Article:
(Phys.org) —A trio of researchers working in Australia has found that lionfish use their fins to communicate with other lionfish as a means to instigate cooperative hunting. In their paper published in the journal Biology Letters, Oona Lönnstedt, Maud Ferrari and Douglas Chivers describe observations they made undersea around the Great Barrier Reef and in their lab.
Lionfish are a group of related species that all have impressive fins, both on top and on their sides. The team in Australia has found that they use the fins in ways other than to swim—they use them to communicate with others of their own kind to instigate hunting together.
Observations in their natural environment revealed that individual lionfish, when spotting prey, (generally a school of smaller fish) would engage in a unique behavior. First one would swim near to another lionfish—positioning itself slightly downward. Then it would flare its pectoral fin, which would be followed by a quick swish of the tail. After a moment it would slowly wave one pectoral fin, then the other. The second fish would then appear to respond by waving its own pectoral fins, at which point, the two (or more) fish would attack the prey—together, herding them and taking turns darting into to grab a meal. The researchers report that after many hours of observation, the same behavior only ever occurred just prior to hunting.
Impressed by the apparent communication skills of the fish, the researchers captured several specimens (taking mind of the venomous spines on their backs) and brought them back to their lab for further investigation.
In water tanks, the lionfish exhibited the same behavior when small schools of prey fish were introduced. Remarkably, the researchers found that if only one of the fish was allowed to see the prey, causing it to start its hunting dance, the others would follow suit, completely unaware at the onset that there was food to be had. Other experiments indicated that lionfish hunting cooperatively were much more successful than those hunting alone.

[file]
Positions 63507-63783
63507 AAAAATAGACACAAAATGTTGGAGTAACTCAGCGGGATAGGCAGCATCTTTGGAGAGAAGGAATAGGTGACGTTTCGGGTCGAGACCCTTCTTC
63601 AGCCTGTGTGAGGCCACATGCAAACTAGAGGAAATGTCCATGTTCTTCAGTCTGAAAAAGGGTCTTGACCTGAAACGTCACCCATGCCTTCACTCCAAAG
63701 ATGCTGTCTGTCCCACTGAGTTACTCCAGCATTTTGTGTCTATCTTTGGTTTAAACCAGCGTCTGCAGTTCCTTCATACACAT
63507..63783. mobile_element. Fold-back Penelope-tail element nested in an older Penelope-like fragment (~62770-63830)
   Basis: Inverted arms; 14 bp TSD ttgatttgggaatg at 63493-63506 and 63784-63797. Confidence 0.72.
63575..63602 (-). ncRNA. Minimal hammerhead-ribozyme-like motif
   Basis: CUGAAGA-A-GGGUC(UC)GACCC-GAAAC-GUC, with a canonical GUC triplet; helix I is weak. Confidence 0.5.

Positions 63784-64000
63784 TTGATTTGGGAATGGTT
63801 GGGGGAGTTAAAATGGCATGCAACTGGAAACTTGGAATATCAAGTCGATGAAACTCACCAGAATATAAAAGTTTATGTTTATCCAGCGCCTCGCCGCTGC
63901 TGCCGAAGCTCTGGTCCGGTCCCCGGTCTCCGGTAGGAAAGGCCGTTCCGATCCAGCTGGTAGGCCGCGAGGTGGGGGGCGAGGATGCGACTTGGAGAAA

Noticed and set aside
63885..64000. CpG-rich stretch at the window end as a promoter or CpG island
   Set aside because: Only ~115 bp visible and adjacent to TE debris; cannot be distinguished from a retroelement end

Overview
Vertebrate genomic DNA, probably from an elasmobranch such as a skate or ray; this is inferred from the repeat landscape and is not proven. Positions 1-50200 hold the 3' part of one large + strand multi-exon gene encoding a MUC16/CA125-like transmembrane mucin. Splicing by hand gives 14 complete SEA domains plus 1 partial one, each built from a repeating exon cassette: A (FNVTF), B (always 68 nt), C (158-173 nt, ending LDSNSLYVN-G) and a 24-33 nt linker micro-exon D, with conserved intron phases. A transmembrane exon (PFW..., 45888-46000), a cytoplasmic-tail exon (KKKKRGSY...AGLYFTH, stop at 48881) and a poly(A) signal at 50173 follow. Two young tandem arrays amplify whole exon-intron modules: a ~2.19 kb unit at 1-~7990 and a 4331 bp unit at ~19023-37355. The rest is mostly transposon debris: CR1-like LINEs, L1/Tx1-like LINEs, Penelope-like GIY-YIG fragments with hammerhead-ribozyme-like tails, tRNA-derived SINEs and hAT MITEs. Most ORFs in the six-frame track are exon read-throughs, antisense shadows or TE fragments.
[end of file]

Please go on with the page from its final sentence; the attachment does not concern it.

The researchers note that the lionfish shared equally in the spoils of the hunt, which appears to be a first for cooperative hunting in an animal of any kind.
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More information: Lionfish predators use flared fin displays to initiate cooperative hunting, Biology Letters, rsbl.royalsocietypublishing.or … ontent/10/6/20140281
Despite considerable study, mystery surrounds the use of signals that initiate cooperative hunting in animals. Using a labyrinth test chamber, we examined whether a lionfish, Dendrochirus zebra, would initiate cooperative hunts with piscine partners. We found that D. zebra uses a stereotyped flared fin display to alert conspecific and heterospecific lionfish species Pterois antennata to the presence of prey. Per capita success rate was significantly higher for cooperative hunters when compared with solitary ones, with hunt responders assisting hunt initiators in cornering the prey using their large extended pectoral fins. The initiators would most often take the first strike at the group of prey, but both hunters would then alternate striking at the remaining prey. Results suggest that the cooperative communication signal may be characteristic to the lionfish family, as interspecific hunters were equally coordinated and successful as intraspecific hunters. Our findings emphasize the complexity of collaborative foraging behaviours in lionfish; the turn-taking in strikes suggests that individuals do not solely try to maximize their own hunting success: instead they equally share the resources between themselves. Communicative group hunting has enabled Pteroine fish to function as highly efficient predators.